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Educational (Achievement) Testing

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IQ vs. Achievement- IQ tests are measures of broad abilities and ... Woodcock-Johnson Psycho-Educational Battery. Woodcock-Johnson covers 10 achievement areas. ... – PowerPoint PPT presentation

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Title: Educational (Achievement) Testing


1
Educational (Achievement) Testing
  • Difference between IQ, Aptitude, and Achievement
    Testing.
  • IQ vs. Achievement- IQ tests are measures of
    broad abilities and what is learned under
    relatively less standardized circumstances,
    whereas Achievement tests measure more specific
    abilities learned under more standardized
    conditions (e.g., formal school).

2
Achievement Testing (continued)
  • Achievement vs. aptitude tests- Aptitude tests
    measure the potential for learning a skill
    whereas achievement tests assess what is already
    known within a particular area.
  • Aptitude designed to predict subsequent
    performance whereas achievement tests designed to
    measure present performance.

3
Achievement Testing (continued)
  • Despite different intended purposes and designs,
    there is considerable overlap among these types
    of tests.

4
Uses of Achievement Testing
  • Measure what groups are learning. Measure of
    quality of instruction quality of learning.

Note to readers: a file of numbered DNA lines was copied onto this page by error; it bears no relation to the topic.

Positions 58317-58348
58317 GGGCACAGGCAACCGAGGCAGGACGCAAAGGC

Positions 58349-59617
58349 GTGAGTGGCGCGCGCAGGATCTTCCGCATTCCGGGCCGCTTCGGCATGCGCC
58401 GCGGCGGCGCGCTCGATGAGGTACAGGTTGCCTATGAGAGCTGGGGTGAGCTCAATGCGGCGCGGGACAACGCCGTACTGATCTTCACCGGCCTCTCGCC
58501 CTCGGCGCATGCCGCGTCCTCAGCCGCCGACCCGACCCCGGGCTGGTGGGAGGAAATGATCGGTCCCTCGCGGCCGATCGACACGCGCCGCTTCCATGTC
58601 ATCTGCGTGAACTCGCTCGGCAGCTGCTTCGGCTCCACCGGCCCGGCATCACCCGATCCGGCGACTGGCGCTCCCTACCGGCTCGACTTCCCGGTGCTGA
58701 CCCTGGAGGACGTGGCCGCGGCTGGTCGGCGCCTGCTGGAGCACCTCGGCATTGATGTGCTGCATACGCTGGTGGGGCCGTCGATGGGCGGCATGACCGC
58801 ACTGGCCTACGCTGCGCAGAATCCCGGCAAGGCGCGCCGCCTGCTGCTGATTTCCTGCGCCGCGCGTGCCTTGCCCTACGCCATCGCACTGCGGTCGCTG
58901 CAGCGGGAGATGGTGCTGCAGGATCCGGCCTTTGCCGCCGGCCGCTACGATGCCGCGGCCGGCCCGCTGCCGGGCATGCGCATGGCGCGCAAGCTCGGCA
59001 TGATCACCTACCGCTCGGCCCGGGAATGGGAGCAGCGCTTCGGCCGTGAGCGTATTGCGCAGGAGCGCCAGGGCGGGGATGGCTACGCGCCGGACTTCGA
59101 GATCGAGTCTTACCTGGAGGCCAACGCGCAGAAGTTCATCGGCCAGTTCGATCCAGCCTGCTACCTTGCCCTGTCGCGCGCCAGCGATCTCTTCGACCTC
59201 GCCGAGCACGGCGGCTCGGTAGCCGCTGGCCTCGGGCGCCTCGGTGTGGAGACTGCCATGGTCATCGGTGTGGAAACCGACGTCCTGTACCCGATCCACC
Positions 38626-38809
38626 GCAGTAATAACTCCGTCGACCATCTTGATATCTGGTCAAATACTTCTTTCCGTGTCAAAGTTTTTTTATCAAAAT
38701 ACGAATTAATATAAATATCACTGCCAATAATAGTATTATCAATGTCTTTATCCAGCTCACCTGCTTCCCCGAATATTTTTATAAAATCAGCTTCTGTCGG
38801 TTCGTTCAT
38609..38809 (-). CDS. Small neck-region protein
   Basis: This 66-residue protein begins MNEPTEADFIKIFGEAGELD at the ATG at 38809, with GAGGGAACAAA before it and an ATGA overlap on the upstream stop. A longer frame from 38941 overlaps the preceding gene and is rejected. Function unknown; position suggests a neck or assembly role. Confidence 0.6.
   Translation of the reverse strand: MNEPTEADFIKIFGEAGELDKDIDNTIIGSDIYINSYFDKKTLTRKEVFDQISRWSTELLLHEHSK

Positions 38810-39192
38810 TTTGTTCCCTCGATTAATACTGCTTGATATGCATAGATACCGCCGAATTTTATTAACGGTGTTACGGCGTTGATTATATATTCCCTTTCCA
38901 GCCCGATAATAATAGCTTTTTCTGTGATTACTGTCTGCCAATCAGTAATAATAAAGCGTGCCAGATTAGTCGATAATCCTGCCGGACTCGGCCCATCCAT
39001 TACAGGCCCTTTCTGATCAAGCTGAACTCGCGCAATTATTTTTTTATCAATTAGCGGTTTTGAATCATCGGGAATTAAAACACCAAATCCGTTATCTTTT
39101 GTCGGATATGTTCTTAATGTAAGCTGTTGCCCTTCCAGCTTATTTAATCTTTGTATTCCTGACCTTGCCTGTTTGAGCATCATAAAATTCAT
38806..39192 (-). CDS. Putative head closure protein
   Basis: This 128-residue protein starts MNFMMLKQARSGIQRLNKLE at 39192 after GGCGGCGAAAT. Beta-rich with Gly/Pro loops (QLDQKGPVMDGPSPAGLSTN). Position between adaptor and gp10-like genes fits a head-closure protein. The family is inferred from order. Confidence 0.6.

• Assessment of deficits in what has been learned.
  • This may be useful in designing remedial
    interventions for students with deficiencies.

5
Construction of Achievement Tests
  • Attempt to measure performance in the major
    instructional areas.
  • These areas typically include reading, written
    expression, arithmetic, and general knowledge.
  • Also, measure specific areas within each of these
    areas (e.g., expressive and receptive vocabulary
    within reading).

6
Group vs. Individual Achievement Tests
  • Advantages of Group Achievement Testing
  • 1. Less expensive (time and money).
  • 2. Downplays examiner influences.
  • 3. Overall better standardization.

7
Group vs. Individual Achievement Tests (continued)
  • Disadvantages of Group Achievement Testing
  • 1. Less flexibility in following up responses.
  • 2. Less in-depth.
  • 3. Limits test observations and styles of
    approaching questions.

8
Examples of Group Achievement Tests
  • California Achievement Test
  • Stanford Tests of Achievement
  • Iowa Tests of Basic Skills

9
Individual Achievement Tests
  • Examples include
  • Wide Range Achievement Test
  • Woodcock-Johnson Psycho-Educational Battery.
  • Woodcock-Johnson covers 10 achievement areas.
  • These 10 areas group into four major areas Broad
    Reading, Broad Math, Broad Written Language, and
    Broad Knowledge.
  • Application from 3 years through adulthood.

10
Specific Learning Disabilities
  • Criteria- Significant Discrepancy between
    Intellectual Potential (as measured by a general
    test of intelligence) and the ability to learn
    within a specific area.
  • The necessary discrepancy must be gt15 points (IQ
    100 Achievement score 84 or less).

11
LD Types
  • Reading Disorder (4 prevalence)
  • Mathematics Disorder (1 prevalence)
  • Disorder of Written Expression (unknown
    prevalence)

12
Etiology of Learning Disability
  • Most likely the result of subtle impairments in
    neurological structures which govern the specific
    learning areas (reading).

13
Prognosis for Learning Disabled Children
  • The problems that are associated with LD persist
    into adulthood.
  • Degree of Problem in Adulthood depends on
    severity of LD in childhood.
  • Intervention, at present, does not appear to
    improve outcome in adulthood.
  • Socioeconomic Status (SES) of parents has a
    positive effect on outcome of LD.

14
Prognosis (continued)
  • General Intelligence is a significant predictor
    of outcome.
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